County 10 explains premature call; Apologizes to candidates and readers

Amid a “data dump” of incoming results from the largest mid term election in Fremont County’s since 1994, the entire media pool thought they had an exciting upset on their hands in the House District 55 race between incumbent, Republican Dave Miller and Libertarian candidate, Bethany Baldes.

As the computers updated in real-time, the HD55 race show “all 7 of 7 precincts reporting” and the media, which included County 10, Casper television stations, local radio and newspapers as well as the Associated Press, all began to file their reports.

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What media saw as the final results for HD 55 race Tuesday night in Lander.

“It was a shocker, and we were all working under the assumption that it was final,” explained veteran journalist, Ernie Over, a reporter for County 10. “Ultimately though, the County Clerk emerged from her office to turn the tables with the news that those numbers did not include absentee votes.”

By then, it was too late.

With the real-time nature of news outlets in 2018,  platforms like County 10 had already published news of the upset to the community.  Meanwhile, two local stations broadcast the errant news live on the air — one added it to their Facebook page. The Associated Press reporter also quickly made edits to his report before filing it.

A post from a local radio station calling the race for Baldes.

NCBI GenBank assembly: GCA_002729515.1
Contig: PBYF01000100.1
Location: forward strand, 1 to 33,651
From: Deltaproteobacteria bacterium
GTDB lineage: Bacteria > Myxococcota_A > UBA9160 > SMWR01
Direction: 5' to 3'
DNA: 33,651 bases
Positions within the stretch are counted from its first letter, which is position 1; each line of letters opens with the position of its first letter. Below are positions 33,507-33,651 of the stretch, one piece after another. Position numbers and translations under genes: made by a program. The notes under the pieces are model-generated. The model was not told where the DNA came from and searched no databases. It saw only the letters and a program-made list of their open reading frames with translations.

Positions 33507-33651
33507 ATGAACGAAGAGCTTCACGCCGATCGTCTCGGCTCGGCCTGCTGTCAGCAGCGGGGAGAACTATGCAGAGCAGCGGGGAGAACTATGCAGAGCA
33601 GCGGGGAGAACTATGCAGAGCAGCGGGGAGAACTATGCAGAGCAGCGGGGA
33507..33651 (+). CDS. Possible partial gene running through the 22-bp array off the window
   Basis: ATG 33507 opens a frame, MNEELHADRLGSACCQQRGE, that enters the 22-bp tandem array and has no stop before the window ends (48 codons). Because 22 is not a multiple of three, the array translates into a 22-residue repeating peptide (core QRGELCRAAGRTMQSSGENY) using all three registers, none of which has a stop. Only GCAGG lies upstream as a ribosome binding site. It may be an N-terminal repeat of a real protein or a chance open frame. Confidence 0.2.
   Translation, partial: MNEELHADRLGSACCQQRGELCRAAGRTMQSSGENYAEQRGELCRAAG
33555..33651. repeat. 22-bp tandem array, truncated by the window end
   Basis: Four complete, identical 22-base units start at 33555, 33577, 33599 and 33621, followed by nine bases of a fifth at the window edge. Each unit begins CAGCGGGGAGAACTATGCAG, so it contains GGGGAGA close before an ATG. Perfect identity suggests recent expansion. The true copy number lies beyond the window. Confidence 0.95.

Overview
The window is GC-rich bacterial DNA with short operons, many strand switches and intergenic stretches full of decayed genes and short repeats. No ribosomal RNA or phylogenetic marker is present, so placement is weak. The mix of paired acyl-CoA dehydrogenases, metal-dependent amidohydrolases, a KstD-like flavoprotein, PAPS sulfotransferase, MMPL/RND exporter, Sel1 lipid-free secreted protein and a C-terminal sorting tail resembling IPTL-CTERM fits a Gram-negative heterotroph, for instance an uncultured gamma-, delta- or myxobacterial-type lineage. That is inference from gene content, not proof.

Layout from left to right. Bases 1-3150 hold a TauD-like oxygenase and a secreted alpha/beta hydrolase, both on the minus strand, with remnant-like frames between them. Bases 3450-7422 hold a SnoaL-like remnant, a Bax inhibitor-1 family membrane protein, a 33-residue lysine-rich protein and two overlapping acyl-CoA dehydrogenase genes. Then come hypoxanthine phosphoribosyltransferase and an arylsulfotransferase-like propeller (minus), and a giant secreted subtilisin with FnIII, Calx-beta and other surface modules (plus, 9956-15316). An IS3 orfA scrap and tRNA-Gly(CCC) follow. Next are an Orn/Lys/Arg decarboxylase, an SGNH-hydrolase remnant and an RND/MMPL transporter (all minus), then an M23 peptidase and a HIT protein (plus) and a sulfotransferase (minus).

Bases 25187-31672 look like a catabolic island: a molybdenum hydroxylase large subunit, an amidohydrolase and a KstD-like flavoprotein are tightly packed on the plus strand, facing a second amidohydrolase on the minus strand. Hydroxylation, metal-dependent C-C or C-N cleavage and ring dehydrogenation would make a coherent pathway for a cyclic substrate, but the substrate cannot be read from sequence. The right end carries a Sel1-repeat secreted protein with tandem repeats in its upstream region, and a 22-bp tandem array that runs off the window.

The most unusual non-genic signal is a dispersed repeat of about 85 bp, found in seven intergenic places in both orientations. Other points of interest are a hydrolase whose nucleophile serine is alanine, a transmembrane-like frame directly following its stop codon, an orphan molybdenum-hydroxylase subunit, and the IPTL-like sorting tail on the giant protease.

While all this transpired,  assuming she had clinched the race, Baldes addressed her supporters at a rally in Riverton thanking them for pushing her over the top in the voting.

“I want to personally apologize to Bethany and her supporters for having to endure that experience,” explained Jason Kintzler, CEO of Pitchengine, parent company of County 10. “She put up a great campaign and to have it dashed at the final minute must have been difficult.”

Kintzler debriefed with reporters Wednesday morning to get an idea of what happened.

“As we’ve seen over the years, providing instant news and information comes with its share of challenges. There are no longer layers of vetting and investigation happening in newsrooms.”

“Part of this is due to the speed of information in 2018, and part of it is tied to resources, especially at traditional news outlets,” he said.

According to Kintzler, Over and the other reporters at the County Courthouse Tuesday night were all subject to an unfortunate error of miscommunication.

“I pushed the publish button because we all thought it was final,” explained Over. “Unfortunately, there’s no way to edit a headline on Facebook unless it’s deleted, so we had to remove the post entirely.”

County 10 wants to congratulate every candidate on the respective races and especially the community for pouring out to vote in record numbers.

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